WHAT IS WORSHIP?
My dear ——,
Admitting the doctrine of illusion, and dismissing all prejudice against what is new, you declare that still my position remains absolutely unintelligible to you. I will set down your objection in your own words: “Apparently you maintain that Christ is a mere man who came into the world, lived, worked, and died according to the laws of human nature; even His resurrection you apparently intend to explain away till it becomes a mere vision, and therefore not a sign of any other than a human existence. Now worship is a tribute conceded to God alone. To a mere man, who lived eighteen centuries ago, how can you force yourself, by any effort of the will, to pay worship simply because you have reason to believe that this individual was pre-eminently good”?
In reply, I ask you, “What else is more worthy of worship?” There is no question of “forcing myself” at all. I worship Christ naturally. That is to say I love, trust, and reverence Him more than I love, trust, and reverence any other person or thing or universe of things. This I do because I cannot help it; and if I have brought myself to do this naturally by fixing my thoughts on the power of Goodness, and on Christ as the incarnate representation of Goodness, this causes me no shame and involves me in no conflict with my Reason.
But you—have you not omitted some important features in the description of this “mere man”? Jesus was not only pre-eminently good, He was also pre-eminently powerful and wise for spiritual purposes. His influence regenerated the civilized world; it is manifest around us. He Himself spoke of Himself in language which shews that He believed Himself to be endowed with a divine authority over men, and to stand in a unique relation to God. In a fanatic or a fool that would mean nothing: in one so wise, so soberly wise, so utterly unselfish, so marvellously successful, it must needs count for much. Although I reject the miraculous, I do not reject—nor understand how any one can reject—the supernatural. I regard Jesus as being a “mere man” indeed, if by “mere man” you mean a “real man”; non-miraculous, subjected to all the material limitations of humanity; but still a man such as is described in the first chapter of the Fourth Gospel; the Word of God incarnate; the Man in whom was concentrated God’s expression of Himself; the Divine Perfection made humanly perceptible. This I believed once upon the authority of the Fourth Gospel; but I believe it now on the testimony of history and my own conscience.
Put yourself in my place. Suppose, as I suppose, that Christ was what He was, and did what He did, naturally and without miracles. Does not that make His personality in a certain sense more wonderful and certainly more lovable? It is comparatively easy, with miracles at command, to persuade men to anything; but, without miracles, to introduce a new religion, to bring in a new power of forgiving sins, to offer up one’s life, not for friends, nor for country, but for mankind, to manifest oneself so to one’s disciples during life that after your death they shall see you and shall be convinced that you have triumphed over death; to disarm an armed world by non-resistance, and to breathe a spirit of enthusiasm for righteousness and a passionate love of mankind into myriads of a remote posterity—these surely are feats which, if natural, should make us exclaim, “Verily we have here a divine nature.”
I trust I am not being goaded into any exaggeration of what I really feel, by the hope of inducing you to share my feelings. Perhaps it is not possible to worship any man, not even such a one as Jesus, as long as he remains in the flesh. Not till death takes a friend from us do we seem to know the real spirit that lay behind the flesh and blood; not till Jesus was taken from us could that Spirit come which was to reveal the real Being that underlay the humanity of the Nazarene. I will admit that I should not have worshipped Jesus of Nazareth on earth—in Peter’s house for example at Capernaum; for though love might have been present, the trust and awe that were to be developed by His resurrection would have been wanting. Jesus does not claim our worship nor even our recognition, as an isolated being, but as inseparably linked to One without whom He Himself said He could “do nothing”. It was not till He was removed from the visible world and enthroned in the hearts of men by the side of the Father, that men could perceive His real nature; and He is to be worshipped not by Himself, but as the Son of God, and one with God. Christ did not merely tell us about the Father; He revealed the Father in Himself; and, if we worship the Father as Christ revealed Him, we are, consciously or unconsciously, worshipping the Son.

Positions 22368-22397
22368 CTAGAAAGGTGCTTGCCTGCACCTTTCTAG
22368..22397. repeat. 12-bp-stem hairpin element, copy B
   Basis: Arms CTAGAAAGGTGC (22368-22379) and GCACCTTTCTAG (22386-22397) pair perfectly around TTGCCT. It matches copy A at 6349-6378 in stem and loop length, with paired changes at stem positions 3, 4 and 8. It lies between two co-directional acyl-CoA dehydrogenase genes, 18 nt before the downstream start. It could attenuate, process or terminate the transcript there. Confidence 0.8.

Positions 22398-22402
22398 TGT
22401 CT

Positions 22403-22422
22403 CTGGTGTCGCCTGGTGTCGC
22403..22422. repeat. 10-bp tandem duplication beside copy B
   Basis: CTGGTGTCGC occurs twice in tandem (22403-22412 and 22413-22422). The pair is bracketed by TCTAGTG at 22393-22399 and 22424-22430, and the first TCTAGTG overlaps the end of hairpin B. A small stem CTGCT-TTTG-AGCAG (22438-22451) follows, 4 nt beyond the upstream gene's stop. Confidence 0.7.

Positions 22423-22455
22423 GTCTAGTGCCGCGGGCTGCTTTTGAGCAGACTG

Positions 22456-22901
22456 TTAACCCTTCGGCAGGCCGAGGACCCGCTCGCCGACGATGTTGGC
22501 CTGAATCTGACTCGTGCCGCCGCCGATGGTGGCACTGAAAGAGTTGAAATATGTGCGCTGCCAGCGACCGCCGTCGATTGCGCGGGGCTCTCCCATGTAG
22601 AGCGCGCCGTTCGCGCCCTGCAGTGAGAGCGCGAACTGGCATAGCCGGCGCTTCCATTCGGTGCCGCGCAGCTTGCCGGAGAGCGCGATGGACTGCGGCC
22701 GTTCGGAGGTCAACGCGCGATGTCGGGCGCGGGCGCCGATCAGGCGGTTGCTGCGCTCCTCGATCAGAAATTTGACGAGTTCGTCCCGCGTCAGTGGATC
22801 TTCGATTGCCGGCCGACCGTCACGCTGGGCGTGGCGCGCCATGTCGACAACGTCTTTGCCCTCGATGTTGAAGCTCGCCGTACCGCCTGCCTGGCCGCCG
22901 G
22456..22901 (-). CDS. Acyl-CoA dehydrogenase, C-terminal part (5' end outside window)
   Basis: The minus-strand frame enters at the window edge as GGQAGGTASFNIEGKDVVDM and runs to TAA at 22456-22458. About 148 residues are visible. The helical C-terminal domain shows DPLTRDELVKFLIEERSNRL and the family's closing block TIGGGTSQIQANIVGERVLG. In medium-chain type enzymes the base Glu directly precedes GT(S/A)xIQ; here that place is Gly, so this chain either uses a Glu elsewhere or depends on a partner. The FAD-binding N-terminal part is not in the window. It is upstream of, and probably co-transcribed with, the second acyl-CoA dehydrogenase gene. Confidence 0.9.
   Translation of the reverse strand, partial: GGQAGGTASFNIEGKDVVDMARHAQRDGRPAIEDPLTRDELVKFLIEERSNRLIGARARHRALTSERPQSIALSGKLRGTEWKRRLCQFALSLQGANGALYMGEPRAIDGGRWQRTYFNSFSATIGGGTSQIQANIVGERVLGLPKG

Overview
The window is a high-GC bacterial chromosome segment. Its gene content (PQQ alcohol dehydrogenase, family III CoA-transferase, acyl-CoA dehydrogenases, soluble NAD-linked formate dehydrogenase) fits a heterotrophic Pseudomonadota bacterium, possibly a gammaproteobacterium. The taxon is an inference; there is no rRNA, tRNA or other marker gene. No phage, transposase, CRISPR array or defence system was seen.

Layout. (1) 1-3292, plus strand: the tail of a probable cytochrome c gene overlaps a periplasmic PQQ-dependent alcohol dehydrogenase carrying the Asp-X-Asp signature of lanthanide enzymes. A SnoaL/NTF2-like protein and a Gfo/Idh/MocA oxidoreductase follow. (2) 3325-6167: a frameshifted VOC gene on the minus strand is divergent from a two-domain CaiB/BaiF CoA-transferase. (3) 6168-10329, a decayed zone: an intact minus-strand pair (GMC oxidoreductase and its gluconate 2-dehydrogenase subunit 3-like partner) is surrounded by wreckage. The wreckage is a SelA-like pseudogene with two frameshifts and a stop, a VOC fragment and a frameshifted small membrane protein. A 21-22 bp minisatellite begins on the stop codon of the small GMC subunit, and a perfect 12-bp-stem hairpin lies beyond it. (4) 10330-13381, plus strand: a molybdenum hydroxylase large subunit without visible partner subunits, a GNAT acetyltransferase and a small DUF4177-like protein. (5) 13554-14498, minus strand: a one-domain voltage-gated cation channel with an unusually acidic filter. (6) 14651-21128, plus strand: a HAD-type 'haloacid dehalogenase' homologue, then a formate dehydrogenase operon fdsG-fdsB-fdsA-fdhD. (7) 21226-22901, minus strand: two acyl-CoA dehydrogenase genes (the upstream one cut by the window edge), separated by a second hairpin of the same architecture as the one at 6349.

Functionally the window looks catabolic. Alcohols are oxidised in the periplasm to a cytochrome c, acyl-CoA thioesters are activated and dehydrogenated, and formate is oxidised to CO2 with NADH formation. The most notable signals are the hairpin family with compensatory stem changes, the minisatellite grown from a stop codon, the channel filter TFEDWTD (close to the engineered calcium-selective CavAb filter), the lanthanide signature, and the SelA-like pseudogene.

Almost all language about all spiritual existences is necessarily metaphorical. What is “righteousness” except a straightness, and what is “excellence” except pre-eminence? The proposition “Christ is the Son of God” is a metaphor; it is a metaphor to say that “God is our Father in heaven,” and that “God is Love.” Perhaps even to say that “God is” is a metaphor, expressing a truth, but expressing it inadequately. But it would be the ignorance of a mere child to suppose that a metaphor means nothing. There is no deeper truth in heaven or earth than the metaphor that God is the Father of man, and that the Lord Jesus Christ is His Eternal Son. When I try to think of God and to pray to God as my Father, I can think of Him as being without the seas, without the stars, without the whole visible world; but I can never think of Him aright, nor ever conceive of Him as being Love, without conceiving also of One whom He loves, who is with Him from the beginning; whom when I try to realize, I can realize only in one shape; and hence it comes to pass that I find myself without any “effort of the will,” spontaneously worshipping God through, and in, and with, that one shape, I mean the Lord Jesus Christ. Worshipping the Father I find that I have been unconsciously worshipping, and must consciously continue to worship, the Eternal Son.